• Micro Internships – These short-term, paid professional projects can include content development, data capture, social-media analytics, and other responsibilities. Completed remotely, micro internships give students work experience while building their skills—even while taking classes. Executives who offer micro-internships may select candidates regardless of institution, though most choose to select students from their alma mater. The number of opportunities available to St. Lawrence students is limited. St. Lawrence alumni and parents can offer our students micro internships at
  • Internships – Months-long, professional assignments give students more in-depth work experience and the chance to prove their skills and knowledge. Internship experiences help our graduates land the jobs they want most. While traditional internships are usually open to a wider pool of candidates, St. Lawrence students often look to alumni and parents for guidance, preparation, and introductions that open doors to these opportunities.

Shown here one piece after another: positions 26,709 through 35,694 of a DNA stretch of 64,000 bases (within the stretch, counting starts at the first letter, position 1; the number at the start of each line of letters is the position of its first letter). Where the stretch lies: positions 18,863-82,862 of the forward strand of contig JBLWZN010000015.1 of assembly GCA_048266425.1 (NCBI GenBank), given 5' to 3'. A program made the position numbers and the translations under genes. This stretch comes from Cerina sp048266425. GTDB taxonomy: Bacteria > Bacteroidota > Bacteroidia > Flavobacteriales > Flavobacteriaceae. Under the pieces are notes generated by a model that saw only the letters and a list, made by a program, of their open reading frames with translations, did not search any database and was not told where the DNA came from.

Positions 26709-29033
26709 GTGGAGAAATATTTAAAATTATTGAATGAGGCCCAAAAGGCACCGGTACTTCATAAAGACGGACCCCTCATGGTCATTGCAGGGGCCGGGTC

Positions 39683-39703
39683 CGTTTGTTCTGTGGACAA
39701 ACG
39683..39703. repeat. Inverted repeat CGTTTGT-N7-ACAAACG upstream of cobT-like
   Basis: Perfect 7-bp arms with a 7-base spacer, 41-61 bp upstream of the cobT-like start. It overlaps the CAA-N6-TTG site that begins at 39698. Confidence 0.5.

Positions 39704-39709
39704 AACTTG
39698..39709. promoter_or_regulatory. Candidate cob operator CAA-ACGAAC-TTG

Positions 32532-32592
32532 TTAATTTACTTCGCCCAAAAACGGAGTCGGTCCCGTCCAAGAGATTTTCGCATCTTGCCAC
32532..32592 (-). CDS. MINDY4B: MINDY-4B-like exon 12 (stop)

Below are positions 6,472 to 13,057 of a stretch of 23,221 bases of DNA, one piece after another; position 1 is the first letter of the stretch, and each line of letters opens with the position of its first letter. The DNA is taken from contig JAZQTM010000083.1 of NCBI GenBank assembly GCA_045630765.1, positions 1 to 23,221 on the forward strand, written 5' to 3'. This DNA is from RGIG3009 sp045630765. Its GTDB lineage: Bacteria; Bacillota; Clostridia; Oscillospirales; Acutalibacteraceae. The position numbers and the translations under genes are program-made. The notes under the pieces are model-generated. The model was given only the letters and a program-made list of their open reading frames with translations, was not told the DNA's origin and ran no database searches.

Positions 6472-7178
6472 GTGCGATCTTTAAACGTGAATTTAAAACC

• Laurentians Investing in Networking and Careers (LINC) – A mentoring program that helps sophomores focus on developing professional knowledge and skills.

Over the past few months, Career Services has also launched these programs for seniors:

  • Employer Insights – Through tele-conferencing, our students gain an inside view of professional settings. This program also prepares Laurentians to interview with hiring managers who have little or no connection to St. Lawrence. In situations like this, our students must be able to concisely describe the University and its impact on their professional development. Employer Insights can also help our students and graduates expand the Laurentian professional network.